Anyway, I guess I've learned some kind of a lesson and lost some innocence. As a result I went ahead and picked my first Nadia Eggplant. Its gorgeous. I'm not going to use it until Monday though and I was planning to wait until then to pick it but, a little defensive gardening every now and then seems in order at the moment.

Meanwhile there is plenty to be happy about gardenwise. I suspect I'll get my "first tomato" any day now.

August 2, 2006

Pesto Factory

It has hit that point in the summer when I feel extremely guilty (and unhappy, to be honest) if I don't spend at least an hour in the garden on the weekend and make at least one jar of basil pesto. Last summer, including all the "pesto parties" I still had about 9 jars left in the freezer by the end of the season. A bit much I know. It was handy in March when I could still whip up a quick dinner for 8 if I needed to but, how often do you need to?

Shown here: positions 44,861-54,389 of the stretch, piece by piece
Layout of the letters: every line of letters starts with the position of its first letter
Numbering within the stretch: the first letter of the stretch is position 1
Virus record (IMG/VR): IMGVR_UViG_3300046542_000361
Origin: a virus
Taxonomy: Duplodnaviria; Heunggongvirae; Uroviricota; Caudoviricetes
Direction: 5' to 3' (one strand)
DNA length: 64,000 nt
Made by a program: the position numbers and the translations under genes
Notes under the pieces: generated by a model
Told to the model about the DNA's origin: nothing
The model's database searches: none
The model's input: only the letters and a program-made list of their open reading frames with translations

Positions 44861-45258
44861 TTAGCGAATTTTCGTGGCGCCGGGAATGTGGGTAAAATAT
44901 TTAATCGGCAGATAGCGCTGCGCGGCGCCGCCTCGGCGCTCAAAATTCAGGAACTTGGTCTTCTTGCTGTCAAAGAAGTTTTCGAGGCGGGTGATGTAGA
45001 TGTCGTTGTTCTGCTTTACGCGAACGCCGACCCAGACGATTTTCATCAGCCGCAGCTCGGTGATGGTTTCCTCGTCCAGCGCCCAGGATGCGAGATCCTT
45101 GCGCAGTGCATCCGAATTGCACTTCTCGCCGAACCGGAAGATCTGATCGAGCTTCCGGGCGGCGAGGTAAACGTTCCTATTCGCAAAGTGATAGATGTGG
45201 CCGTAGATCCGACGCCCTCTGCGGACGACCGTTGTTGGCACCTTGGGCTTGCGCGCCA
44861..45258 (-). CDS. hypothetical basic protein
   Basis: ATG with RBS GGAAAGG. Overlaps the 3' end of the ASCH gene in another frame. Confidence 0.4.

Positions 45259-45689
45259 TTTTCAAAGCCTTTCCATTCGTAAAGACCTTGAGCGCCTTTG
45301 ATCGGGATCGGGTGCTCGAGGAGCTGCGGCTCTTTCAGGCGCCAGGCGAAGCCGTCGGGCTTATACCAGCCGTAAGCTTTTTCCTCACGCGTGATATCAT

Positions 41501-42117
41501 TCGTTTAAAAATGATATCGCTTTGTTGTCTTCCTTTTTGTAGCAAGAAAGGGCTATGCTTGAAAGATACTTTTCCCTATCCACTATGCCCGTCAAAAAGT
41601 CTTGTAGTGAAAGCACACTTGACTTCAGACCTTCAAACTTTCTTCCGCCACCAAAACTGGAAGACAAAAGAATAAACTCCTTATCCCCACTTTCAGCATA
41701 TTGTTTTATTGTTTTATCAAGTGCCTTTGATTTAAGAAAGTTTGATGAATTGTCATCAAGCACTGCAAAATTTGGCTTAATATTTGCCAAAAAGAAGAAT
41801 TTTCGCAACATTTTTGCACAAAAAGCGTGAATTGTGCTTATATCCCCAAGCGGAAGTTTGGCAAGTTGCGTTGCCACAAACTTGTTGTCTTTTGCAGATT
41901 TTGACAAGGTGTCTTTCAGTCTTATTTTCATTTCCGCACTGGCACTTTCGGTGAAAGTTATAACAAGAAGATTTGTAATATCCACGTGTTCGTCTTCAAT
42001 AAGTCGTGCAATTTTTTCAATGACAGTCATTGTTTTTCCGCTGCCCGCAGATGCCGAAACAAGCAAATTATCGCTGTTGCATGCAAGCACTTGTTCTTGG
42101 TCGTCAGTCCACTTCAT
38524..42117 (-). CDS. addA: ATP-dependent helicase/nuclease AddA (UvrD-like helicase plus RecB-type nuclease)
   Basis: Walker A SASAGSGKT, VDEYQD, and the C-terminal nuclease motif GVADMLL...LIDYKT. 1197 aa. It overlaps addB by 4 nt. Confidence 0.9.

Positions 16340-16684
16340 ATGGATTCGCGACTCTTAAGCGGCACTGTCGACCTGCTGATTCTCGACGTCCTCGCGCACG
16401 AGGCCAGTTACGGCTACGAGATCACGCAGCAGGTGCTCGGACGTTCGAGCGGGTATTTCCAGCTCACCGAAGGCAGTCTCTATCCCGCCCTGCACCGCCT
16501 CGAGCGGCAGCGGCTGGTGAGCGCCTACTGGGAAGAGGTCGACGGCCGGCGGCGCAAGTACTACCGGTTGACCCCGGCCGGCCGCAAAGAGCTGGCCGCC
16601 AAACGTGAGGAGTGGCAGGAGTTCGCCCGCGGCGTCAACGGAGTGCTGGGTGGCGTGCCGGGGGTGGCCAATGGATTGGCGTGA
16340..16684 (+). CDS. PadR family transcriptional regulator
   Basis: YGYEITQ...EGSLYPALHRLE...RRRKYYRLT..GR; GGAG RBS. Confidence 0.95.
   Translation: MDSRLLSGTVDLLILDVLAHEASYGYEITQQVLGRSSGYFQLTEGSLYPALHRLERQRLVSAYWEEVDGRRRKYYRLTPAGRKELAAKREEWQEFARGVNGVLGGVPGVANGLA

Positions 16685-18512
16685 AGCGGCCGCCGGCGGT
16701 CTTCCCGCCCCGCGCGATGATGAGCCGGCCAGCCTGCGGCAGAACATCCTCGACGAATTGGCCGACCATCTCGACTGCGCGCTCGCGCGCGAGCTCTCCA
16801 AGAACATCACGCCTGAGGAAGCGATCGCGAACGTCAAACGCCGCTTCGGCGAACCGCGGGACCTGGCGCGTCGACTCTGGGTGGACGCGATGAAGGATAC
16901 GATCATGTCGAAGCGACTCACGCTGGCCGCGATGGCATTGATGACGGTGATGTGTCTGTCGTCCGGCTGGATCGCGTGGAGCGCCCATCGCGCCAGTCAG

The basil part is pretty easy but keeping the house stocked with garlic, pine nuts, parmesan cheese and lemons or limes (my only addition to the good ol' Joy of Cooking recipe) can be a lot of work. For olive oil I recommend buying one of those 110 ounce cans so you never run out.

Oh and if you have friends with nut allergies, sunflower seeds work really well instead of pine nuts although they don't get that lovely "who's-baking-something-wonderful-in-here" smell when you toast them.

Mmmmmm Pesto.